Why tanking probably won't help the Chicago Bulls' rebuild

 
 
Updated 2/16/2018 12:45 PM
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  • Chicago Bulls players react as they watch teammates during the second half of an NBA basketball game against the Toronto Raptors, Wednesday, Feb. 14, 2018, in Chicago. The Raptors won 122-98.

    Chicago Bulls players react as they watch teammates during the second half of an NBA basketball game against the Toronto Raptors, Wednesday, Feb. 14, 2018, in Chicago. The Raptors won 122-98.

With the All-Star Game upon us and just 25 games left in the NBA regular season, there's nothing particularly puzzling about the Chicago Bulls.

The best news is they've gotten positive returns from their three main rebuilding blocks -- Zach LaVine, Kris Dunn and Lauri Markkanen. Now they're hoping to add to that nucleus with two first-round draft picks in June.

Some have implored the Bulls to lose as many games as possible in order to improve their chances of getting a higher draft pick.

So maybe it's time for another reminder: Don't bother trying to lose games. It won't matter. Lottery picks are typically used on one-and-done college players, whose NBA success is difficult to predict.

If the season ended today, the Bulls would choose No. 8 and either 16 or 17, barring some extreme lottery luck and pending the results of a New Orleans-Denver coin flip. The Bulls will have a chance to draft good players with both of those picks. Whether they hit or miss is up to them, for the most part.

One part of this logic is if the Bulls have a good thing going with the LaVine-Dunn-Markkanen trio, don't mess it up by trying to lose. Those three have played in the same game just three times this season, and those were LaVine's first three games back after recovering from ACL surgery.

The other point is draft position has little to do with adding quality players.

The 2017 draft is a perfect example since the two best players right now -- Utah's Donovan Mitchell and the Lakers' Kyle Kuzma -- were chosen No. 13 and 27, respectively.

If the 2013 draft was done again, Milwaukee's Giannis Antetokounmpo would be a no-brainer for the first pick and he was chosen 15th.

In 2014, the Bulls traded picks 16 and 19 to get Doug McDermott. It turned out the player chosen at 19, Denver's Gary Harris, has been better.

Even when the top pick produces the draft's best player, there's no guarantee that prize will turn your team into a championship contender. Case in point, Karl Anthony Towns in Minnesota.

The best thing the Bulls can do in the final 25 games is build a little momentum with their rebuilding trio.

If all goes well, they could head into next season with a game plan of trying to win. They'll be able to keep building with the two new first-round draft picks, two sizable expiring contracts in Robin Lopez and Omer Asik, plus cap space to spend in 2019 free-agency.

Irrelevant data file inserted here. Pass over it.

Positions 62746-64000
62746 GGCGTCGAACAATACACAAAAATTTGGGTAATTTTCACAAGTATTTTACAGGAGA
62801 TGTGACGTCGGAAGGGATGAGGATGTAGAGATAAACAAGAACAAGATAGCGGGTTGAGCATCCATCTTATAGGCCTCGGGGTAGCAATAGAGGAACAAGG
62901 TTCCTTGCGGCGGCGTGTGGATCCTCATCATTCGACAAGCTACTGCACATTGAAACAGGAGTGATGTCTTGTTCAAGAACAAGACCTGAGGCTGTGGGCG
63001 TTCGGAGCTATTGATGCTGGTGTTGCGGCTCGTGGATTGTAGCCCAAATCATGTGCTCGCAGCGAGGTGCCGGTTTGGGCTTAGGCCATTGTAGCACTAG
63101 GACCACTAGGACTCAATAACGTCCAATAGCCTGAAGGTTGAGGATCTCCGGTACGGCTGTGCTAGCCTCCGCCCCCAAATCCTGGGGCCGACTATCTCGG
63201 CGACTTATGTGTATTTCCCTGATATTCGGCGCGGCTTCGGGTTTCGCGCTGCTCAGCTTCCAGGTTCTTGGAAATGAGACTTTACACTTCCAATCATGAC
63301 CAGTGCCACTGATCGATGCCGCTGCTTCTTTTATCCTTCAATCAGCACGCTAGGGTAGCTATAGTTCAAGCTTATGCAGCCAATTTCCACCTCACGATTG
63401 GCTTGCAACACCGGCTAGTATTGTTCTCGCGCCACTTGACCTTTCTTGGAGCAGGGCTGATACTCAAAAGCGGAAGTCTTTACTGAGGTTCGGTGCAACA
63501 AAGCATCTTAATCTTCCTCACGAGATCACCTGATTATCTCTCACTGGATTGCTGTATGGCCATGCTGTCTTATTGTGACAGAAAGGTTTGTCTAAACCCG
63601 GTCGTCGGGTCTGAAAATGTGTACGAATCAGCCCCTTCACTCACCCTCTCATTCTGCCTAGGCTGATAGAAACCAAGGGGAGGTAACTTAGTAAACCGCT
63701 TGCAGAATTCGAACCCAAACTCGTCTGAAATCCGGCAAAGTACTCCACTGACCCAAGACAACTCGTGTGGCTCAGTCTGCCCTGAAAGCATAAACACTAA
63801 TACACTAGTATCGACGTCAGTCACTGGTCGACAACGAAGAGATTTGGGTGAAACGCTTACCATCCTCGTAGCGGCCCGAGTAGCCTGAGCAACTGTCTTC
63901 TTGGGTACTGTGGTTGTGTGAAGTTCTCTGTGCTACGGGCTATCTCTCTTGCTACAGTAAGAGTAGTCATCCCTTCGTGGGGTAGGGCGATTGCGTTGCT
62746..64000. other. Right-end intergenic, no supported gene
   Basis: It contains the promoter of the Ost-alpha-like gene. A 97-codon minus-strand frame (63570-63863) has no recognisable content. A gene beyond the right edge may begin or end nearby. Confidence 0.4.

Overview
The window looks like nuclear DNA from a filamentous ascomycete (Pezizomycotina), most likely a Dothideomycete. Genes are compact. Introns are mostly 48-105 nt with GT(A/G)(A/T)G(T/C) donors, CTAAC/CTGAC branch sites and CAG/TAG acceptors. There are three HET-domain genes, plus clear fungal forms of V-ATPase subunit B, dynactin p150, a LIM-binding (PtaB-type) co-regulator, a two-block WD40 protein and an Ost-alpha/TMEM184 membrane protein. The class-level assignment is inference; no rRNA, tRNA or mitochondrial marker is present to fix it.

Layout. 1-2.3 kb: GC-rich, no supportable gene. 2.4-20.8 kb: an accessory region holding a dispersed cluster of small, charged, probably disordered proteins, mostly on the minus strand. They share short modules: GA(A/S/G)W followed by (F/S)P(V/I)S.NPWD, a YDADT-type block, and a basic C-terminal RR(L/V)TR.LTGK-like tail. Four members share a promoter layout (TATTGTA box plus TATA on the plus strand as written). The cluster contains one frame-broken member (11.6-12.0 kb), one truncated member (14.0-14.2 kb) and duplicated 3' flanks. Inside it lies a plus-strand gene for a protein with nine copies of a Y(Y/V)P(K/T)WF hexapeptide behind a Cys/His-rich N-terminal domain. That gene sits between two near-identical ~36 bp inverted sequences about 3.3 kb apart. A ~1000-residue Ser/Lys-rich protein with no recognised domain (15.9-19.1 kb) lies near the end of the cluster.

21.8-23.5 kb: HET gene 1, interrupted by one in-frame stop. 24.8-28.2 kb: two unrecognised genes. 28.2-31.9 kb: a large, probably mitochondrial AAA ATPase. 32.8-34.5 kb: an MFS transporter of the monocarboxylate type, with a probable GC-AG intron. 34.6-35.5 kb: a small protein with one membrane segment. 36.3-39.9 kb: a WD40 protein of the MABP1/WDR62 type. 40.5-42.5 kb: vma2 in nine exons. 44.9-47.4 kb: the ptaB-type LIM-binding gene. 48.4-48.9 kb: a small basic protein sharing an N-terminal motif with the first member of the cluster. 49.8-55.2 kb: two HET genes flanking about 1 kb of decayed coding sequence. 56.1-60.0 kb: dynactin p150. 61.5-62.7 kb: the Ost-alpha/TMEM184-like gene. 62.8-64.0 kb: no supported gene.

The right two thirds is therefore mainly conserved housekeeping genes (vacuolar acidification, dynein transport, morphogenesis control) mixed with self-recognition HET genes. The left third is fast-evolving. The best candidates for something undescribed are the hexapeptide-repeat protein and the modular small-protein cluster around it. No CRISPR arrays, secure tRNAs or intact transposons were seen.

Coach Fred Hoiberg has talked about giving some guys at the end of the bench more playing time so the team can judge their value. But, realistically, whom do the Bulls really need to see besides Cam Payne, who is ready to play after foot surgery, and newcomer Noah Vonleh?

The next 25 games aren't going to definitively decide whether Paul Zipser can be a helpful NBA player. Whether Cristiano Felicio plays or not, the Bulls are pretty much stuck with him after giving him a four-year deal worth $32 million.

The best performing role player right now is Bobby Portis, who has been the Bulls' third-leading scorer since Nikola Mirotic was traded, averaging 13.9 points. Denzel Valentine has shown some nice improvement, but he still runs hot and cold. He admitted after Wednesday's loss to Toronto the all-star break is coming at a good time.

Jerian Grant generally did a nice job as backup point guard. As a starter, he doesn't seem to run the offense as well as Dunn. David Nwaba technically is a second-year player after getting called up from the G-League to the Lakers last season, but he seems to be hitting the rookie wall.

Portis, Valentine and Nwaba figure to stick around. Zipser is under contract next year at a low price. The Bulls probably will be on the lookout for a more experience backup point guard, but there's no reason to rush.

The Bulls could give shooting guard Antonio Blakeney more NBA opportunities. The two-way player leads the G-League in scoring at 28.2 points per game. He has played in 12 games for the Bulls and hasn't had the same results.

The race for the NBA's worst record is tightly bunched among the bottom eight teams. If the Bulls happen to win a close game against Atlanta or Brooklyn in the next few weeks, don't be alarmed. It's not going to matter.

• Twitter: @McGrawDHBulls

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